Grand Valley team chronicles microbial migration related to Earth's oxygenation

Professor of Water Resources Bopi Biddanda poses for a photo at the Annis Water Resources Institute
GVSU Professor of Water Resources Bopi Biddanda led the research team that gathered data and images on microbial migration in Lake Huron.
Image credit - Kendra Stanley-Mills

Grand Valley researchers believe they have discovered one of the mysteries behind how oxygen levels rose to levels necessary to encourage the expansion of life on Earth billions of years ago, and the key lies at the bottom of Lake Huron.

Life as we know it may owe its existence to thin microbial mats, resting along the bottom of a young Earth’s shallow coastlines, similar to the mats in sinkholes in Lake Huron. A team from the Annis Water Resources Institute in Muskegon has been studying the mats and its findings have been published in the February issue of “Journal of Great Lakes Research.”

The sinkholes and microbial mats in Lake Huron give Bopi Biddanda, professor of water resources at AWRI, and his team a glimpse into what life was like in Earth’s oceans 500 million to four billion years ago.

“(The mats) look like a rug or carpet, they would grow where there was still sunlight,” said Biddanda. “Too shallow, and they would burn in the UV-rich environment that was there before the ozone layer. Too deep, and they would be cut off from the light.”

Biddanda was part of an international team that published its research in August 2021, showing how the mats were key to oxygenating the atmosphere as Earth’s daylight increased over geologic time.

The data and images released this month show how the GVSU researchers tracked the microbes’ miniscule migration in that process, said Biddanda.

Grand Valley research team attaches an underwater camera to a frame for collecting images.
Lab Manager Anthony Weinke, left, with the Annis Water Resources Institute and student Ian Stone attach an underwater camera to a frame while student Janelle Cook watches.
A diver examines the underwater camera capturing time-lapse video at bottom of Lake Huron.
A diver with the Thunder Bay Marine Sanctuary examines the underwater camera placed on top of a microbial mat at the bottom of Lake Huron.

“It might have been the largest mass movement of life for the first three billion years of life on the planet, which essentially set the stage for today,” he said. “Nobody had ever visually tracked  this migration with such high quality and frequency of imagery.”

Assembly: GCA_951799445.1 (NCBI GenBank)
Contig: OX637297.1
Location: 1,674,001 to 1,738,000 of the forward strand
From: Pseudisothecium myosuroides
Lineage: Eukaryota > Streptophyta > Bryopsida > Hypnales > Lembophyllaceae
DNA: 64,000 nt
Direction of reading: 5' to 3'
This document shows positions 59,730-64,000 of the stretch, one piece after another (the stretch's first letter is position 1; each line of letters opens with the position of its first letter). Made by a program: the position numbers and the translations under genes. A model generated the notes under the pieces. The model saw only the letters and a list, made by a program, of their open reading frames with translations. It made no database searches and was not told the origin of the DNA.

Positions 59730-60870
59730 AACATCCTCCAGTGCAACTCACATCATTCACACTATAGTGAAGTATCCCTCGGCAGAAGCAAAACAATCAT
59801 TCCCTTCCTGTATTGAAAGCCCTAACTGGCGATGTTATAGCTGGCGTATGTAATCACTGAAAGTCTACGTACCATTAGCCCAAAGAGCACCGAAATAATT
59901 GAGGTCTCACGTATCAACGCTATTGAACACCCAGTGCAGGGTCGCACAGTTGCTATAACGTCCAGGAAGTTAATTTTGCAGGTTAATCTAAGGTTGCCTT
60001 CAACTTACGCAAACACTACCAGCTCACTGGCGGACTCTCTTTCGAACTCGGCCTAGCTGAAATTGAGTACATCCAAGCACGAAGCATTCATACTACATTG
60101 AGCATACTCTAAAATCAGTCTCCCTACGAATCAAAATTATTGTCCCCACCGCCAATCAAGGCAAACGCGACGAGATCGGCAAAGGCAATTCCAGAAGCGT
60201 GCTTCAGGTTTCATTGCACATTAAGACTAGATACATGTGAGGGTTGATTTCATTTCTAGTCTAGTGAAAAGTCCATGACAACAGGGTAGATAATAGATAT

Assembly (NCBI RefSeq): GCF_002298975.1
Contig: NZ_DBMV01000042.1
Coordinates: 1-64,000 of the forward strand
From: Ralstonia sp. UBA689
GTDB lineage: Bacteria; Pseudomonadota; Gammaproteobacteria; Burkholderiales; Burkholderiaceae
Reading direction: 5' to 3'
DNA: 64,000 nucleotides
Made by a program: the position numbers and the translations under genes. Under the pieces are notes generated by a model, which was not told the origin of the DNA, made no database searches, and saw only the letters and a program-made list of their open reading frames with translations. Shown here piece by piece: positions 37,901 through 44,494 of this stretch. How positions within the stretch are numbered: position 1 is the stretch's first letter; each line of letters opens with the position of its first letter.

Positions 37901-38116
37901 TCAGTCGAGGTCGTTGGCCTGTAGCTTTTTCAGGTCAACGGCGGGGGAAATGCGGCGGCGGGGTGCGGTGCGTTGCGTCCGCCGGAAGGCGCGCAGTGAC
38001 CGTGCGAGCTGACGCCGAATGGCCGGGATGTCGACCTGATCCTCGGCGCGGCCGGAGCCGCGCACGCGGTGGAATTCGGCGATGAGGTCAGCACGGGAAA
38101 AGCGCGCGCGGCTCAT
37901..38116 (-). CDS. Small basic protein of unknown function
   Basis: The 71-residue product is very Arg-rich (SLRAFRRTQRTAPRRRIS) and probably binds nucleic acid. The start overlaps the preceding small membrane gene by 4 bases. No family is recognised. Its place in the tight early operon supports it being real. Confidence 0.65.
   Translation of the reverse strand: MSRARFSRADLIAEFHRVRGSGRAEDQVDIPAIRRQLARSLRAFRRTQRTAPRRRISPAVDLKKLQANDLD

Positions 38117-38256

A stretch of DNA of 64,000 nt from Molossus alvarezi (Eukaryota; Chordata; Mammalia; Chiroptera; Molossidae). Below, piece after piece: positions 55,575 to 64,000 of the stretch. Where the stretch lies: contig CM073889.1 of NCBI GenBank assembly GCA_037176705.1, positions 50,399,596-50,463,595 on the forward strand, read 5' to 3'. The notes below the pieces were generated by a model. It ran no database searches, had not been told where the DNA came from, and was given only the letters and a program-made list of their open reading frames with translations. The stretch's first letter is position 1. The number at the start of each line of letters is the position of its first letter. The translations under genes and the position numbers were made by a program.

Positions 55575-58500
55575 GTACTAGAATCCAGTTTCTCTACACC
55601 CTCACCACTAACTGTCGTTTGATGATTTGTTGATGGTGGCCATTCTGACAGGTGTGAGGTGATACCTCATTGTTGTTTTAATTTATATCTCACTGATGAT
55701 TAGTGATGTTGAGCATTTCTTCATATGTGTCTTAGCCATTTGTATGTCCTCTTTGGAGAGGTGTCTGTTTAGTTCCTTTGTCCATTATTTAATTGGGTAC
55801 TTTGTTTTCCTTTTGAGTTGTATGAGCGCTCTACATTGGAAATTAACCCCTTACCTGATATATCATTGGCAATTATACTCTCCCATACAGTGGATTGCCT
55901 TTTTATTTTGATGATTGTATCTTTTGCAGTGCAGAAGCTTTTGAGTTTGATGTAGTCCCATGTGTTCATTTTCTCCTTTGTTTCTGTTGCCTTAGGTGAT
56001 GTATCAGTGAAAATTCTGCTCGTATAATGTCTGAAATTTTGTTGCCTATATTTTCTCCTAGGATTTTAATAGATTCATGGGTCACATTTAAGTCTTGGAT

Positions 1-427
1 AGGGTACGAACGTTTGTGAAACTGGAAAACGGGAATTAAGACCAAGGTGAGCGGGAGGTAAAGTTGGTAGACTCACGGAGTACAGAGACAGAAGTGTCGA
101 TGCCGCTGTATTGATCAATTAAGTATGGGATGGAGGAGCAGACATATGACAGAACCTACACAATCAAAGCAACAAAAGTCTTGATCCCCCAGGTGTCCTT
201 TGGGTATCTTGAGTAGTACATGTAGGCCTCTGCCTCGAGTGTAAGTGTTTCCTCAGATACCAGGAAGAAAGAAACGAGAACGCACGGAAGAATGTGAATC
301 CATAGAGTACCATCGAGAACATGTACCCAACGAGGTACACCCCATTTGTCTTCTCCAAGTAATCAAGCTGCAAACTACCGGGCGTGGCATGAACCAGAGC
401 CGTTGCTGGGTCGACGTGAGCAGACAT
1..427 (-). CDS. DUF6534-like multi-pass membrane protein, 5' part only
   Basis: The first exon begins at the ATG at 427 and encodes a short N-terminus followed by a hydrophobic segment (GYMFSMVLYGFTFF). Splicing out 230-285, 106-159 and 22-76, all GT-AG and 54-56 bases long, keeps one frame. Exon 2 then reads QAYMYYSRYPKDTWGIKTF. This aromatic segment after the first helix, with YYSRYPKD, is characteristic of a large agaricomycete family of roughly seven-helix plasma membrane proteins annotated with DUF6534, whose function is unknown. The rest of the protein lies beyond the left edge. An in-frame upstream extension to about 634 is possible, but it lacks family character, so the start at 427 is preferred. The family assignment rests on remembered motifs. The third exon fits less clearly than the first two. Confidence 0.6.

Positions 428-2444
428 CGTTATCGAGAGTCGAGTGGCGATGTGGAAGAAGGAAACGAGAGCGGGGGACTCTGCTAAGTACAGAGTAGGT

As they were studying the Lake Huron mats, Biddanda and his team, including researcher Anthony Weinke and undergraduate students Ian Stone and Janelle Cook, noticed a changing color pattern, he said. 

“We noticed that if we went early in the morning, the mat would be whitish,” Biddanda said. “But later in the day when we dove down, it would be more dark purple. So we had this hypothesis that maybe the different colored microbes that are capable of different functions are switching places.”

Biddanda and his team believe purple-pigmented microbes that harness sunlight for photosynthesis migrate to the top of the mats for better positioning to capture sunlight. 

In the evening, these microbes would switch places with another group of pigment-free microbes within the mat that are chemically sensitive to sulfide for their energy production. The entire migration is merely millimeters, Biddanda said. 

Biddanda and his team described it as a tango between the microbes. 

“By establishing these alternating day and night shifts it’s almost like a factory but with very different rules, very different roles,” Biddanda said. “In the morning the technicians come and set up the body, and at night the other technicians come up and fix the engine to it.” 

To witness the migration in real time, the team attached a time-lapse camera to a makeshift frame and, with the help of divers at the Thunder Bay Marine Sanctuary in Alpena, positioned the camera over the mats.

“The first year of observation in 2018 was stunning,” Biddanda said. “We went and confirmed it for two more years that this is really happening over multiple daily cycles.”

The mats also play a large role in capturing and storing carbon in the lake floor. Organic material like plants that fall onto the mat would be rapidly covered by the migrating microbes and pushed into the sediment, Biddanda said. 

With no oxygen in the sediment, the organic matter gets preserved and sequestered as might have occurred in the mat-covered shallow seas of the early Earth. Biddanda said. The more carbon stored in the sediment, more oxygen can be released into the water and eventually the atmosphere. 

“The very small scale processes by microorganisms we're now seeing macroscopically in refugia like sinkholes today may represent what might have happened globally and over a long length of time leading to the oxygenated and diverse biosphere we have today,” Biddanda said. 


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